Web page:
The most fitting example of the phrase “Absolute power corrupts absolutely” is manifested in the ever-widening priest sex abuse scandals that have roiled the Catholic Church for decades and promises to continue to do so for decades to come. The depth of deception engaged in by church leaders correlates closely to the length of time priests have been allowed to have their way with faithful followers of all ages — and both sexes. This abuse literally has been going on in some dark corners of the church for centuries — and many individuals are culpable for its continuation and cover-up. They simply had to know.
Coming hard on the heels of the Penn State scandal involving Jerry Sandusky’s conviction for molesting boys he was coaching and supposedly mentoring, rumblings of credible allegations began to be heard in the entertainment and media industries regarding powerful men abusing their positions to entice, cajole, coerce, force — and in some cases, drug — women in order to take advantage of them sexually.
Just as disturbing, once again, a Supreme Court nominee is being charged with inappropriate behavior of a sexual nature at a confirmation hearing, and once again the accuser is far more believable than the accused. Also, once again aspersions are being cast on the accuser.
It’s past time that “ol’ boy networks” — no matter if they comprise priests, politicians, producers, studio heads or famous personalities — are permanently dismantled and the participants called to account for their actions, up to and including those individuals that occupy the highest offices in the land. Justice demands no less.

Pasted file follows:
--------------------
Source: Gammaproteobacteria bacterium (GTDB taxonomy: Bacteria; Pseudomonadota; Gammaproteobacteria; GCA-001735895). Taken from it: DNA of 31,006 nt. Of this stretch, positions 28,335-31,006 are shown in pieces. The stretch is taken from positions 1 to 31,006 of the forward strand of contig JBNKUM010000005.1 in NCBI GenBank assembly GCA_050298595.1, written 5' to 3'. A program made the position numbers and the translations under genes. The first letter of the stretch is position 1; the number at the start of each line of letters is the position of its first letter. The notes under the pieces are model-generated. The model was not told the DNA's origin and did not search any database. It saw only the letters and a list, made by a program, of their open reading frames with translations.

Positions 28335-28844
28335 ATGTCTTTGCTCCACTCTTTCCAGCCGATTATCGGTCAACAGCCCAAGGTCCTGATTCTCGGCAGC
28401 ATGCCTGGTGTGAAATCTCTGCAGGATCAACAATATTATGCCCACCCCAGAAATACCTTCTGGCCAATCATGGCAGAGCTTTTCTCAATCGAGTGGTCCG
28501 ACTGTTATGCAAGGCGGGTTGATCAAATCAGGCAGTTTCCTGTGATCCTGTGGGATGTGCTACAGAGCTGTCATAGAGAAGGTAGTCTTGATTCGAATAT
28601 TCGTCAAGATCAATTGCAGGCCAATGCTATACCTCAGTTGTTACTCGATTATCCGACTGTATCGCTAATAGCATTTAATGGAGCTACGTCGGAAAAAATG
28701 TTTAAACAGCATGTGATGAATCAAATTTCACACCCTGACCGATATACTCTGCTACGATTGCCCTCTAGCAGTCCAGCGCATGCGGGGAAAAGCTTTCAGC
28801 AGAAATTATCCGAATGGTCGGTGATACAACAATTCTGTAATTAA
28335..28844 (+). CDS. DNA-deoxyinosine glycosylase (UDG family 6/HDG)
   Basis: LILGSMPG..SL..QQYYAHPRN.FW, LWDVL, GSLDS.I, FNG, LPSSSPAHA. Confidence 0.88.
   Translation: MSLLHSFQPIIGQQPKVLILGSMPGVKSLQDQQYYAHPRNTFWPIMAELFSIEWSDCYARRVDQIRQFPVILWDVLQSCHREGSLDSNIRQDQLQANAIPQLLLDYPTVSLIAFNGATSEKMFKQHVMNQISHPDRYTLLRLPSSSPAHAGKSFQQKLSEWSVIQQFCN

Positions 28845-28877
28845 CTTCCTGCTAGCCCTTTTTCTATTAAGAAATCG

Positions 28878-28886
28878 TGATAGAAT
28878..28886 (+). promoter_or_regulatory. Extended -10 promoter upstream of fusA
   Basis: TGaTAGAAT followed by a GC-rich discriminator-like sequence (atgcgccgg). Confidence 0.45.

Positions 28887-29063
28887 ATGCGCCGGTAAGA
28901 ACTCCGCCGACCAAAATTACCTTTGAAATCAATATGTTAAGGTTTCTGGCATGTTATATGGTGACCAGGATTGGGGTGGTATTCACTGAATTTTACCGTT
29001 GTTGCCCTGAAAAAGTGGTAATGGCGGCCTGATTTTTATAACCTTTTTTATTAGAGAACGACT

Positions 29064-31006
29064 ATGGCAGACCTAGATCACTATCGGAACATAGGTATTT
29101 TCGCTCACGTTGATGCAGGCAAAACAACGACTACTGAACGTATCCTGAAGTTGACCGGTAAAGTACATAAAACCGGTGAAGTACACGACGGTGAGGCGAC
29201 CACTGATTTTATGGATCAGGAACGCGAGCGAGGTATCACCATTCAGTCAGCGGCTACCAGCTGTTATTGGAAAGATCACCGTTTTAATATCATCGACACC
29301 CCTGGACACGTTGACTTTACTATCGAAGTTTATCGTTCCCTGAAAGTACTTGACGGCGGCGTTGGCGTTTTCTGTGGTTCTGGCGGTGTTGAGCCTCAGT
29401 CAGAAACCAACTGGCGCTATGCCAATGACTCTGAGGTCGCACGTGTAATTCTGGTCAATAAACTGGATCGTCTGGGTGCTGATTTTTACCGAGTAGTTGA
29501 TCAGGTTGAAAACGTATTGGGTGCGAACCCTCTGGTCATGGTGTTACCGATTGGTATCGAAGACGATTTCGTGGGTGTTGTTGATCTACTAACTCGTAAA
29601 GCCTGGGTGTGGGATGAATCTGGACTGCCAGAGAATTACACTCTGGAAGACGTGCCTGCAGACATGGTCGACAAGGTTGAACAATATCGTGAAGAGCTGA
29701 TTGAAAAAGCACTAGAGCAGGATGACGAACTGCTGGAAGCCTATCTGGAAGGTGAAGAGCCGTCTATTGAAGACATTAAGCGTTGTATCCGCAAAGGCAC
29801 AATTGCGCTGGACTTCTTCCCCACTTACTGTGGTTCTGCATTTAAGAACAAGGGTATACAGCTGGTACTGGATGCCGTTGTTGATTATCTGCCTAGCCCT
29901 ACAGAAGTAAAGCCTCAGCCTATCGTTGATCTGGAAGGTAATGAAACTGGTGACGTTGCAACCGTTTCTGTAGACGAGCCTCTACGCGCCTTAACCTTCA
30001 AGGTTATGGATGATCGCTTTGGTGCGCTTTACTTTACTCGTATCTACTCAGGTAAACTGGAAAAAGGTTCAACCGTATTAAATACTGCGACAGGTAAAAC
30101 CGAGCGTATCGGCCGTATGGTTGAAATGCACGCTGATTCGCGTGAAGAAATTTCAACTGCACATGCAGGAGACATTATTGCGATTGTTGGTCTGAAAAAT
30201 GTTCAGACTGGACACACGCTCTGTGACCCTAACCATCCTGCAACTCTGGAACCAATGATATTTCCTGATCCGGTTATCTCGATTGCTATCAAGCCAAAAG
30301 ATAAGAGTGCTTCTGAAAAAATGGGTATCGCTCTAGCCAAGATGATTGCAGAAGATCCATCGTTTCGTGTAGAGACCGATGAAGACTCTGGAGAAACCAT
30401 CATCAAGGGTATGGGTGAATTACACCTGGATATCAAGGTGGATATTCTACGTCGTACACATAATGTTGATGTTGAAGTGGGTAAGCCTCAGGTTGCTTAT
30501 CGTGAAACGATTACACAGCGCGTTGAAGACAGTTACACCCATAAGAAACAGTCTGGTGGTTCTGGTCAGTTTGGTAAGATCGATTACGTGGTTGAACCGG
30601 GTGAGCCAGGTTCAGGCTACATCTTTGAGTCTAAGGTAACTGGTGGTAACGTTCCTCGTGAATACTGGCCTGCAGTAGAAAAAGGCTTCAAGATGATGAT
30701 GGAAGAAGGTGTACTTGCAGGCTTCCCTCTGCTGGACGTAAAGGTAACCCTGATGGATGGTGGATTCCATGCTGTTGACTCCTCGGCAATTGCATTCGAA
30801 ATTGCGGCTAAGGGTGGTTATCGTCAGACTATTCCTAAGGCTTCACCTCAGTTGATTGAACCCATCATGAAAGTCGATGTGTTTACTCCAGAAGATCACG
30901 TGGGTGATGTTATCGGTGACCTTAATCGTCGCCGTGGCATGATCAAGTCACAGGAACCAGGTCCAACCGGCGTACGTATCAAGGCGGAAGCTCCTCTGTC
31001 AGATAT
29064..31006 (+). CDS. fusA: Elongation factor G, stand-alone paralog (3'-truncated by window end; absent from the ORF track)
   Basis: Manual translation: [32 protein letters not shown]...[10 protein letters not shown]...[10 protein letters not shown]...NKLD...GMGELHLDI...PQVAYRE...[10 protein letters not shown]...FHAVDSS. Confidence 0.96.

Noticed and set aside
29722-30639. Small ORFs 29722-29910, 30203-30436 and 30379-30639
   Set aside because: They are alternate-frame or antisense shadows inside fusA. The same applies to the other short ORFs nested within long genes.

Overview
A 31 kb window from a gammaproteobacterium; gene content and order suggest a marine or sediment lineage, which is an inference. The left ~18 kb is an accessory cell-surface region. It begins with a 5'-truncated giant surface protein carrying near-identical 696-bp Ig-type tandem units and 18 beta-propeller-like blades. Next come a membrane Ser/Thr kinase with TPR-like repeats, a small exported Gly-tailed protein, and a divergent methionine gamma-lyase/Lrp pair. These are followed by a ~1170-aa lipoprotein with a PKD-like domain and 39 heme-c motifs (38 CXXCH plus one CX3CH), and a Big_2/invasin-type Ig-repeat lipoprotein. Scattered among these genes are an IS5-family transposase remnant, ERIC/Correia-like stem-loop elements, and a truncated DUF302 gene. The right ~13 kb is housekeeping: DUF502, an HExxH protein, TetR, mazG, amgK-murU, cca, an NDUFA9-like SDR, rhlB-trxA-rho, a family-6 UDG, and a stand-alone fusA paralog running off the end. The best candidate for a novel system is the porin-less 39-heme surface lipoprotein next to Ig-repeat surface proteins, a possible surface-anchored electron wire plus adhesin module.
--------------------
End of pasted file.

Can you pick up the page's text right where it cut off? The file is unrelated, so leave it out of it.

However, my overarching concern is the inherent weakness of our criminal justice system, something that I’ve been writing about on and off for years. Is it up to the task of seeking out the truth and then acting on those findings in an unbiased manner? Rumors have persisted for years that the FBI had receipts from a video store near Clarence Thomas’ residence that showed he rented pornography many nights of the week. But the evidence was withheld during his confirmation hearings. Of course, if that rumor was true and the receipts had been introduced into evidence, they would have bolstered Anita Hill’s testimony and in all probability derailed Thomas’ chances of being approved for a seat on the court by the full Senate.
Nonetheless, just as much as I want the whole truth to come out in Brett Kavanaugh’s confirmation hearings (the temperament he displayed during questioning by the Senate Judiciary Committee alone should disqualify him from being appointed to the highest court in the land), I also don’t want the day to be carried on the back of false accusations. Passions are running high, but the only acceptable way to block his nomination is with the truth.
These are dangerous times and we have to be careful and recall our nation’s past, going all the way back to the Salem Witchcraft Trials in 1692. Also, the McMartin Preschool trail of the 1980s set off waves of hysterical accusations against preschool teachers across the country — virtually all of them eventually proven false — that ruined many lives and reputations in the process. And I can guarantee you that all of the folks that were calling for the heads of suspected child molesters at these schools felt deep down in their hearts they were in the right.
I want the real truth to come out against Brett Kavanaugh, just as I want all of the sexual predators that have been ruining women’s lives to be held strictly accountable. What I don’t want is for society to devolve to the point that we begin to engage in a latter-day witch hunt for sexual predators that don’t exist. Based off of our past this is something we Americans seemingly are prone to do if we’re not careful.
From CoolCleveland correspondent Mansfield B. Frazier mansfieldfATgmail.com. Frazier’s From Behind The Wall: Commentary on Crime, Punishment, Race and the Underclass by a Prison Inmate is available in hardback. Snag your copy and have it signed by the author at http://NeighborhoodSolutionsInc.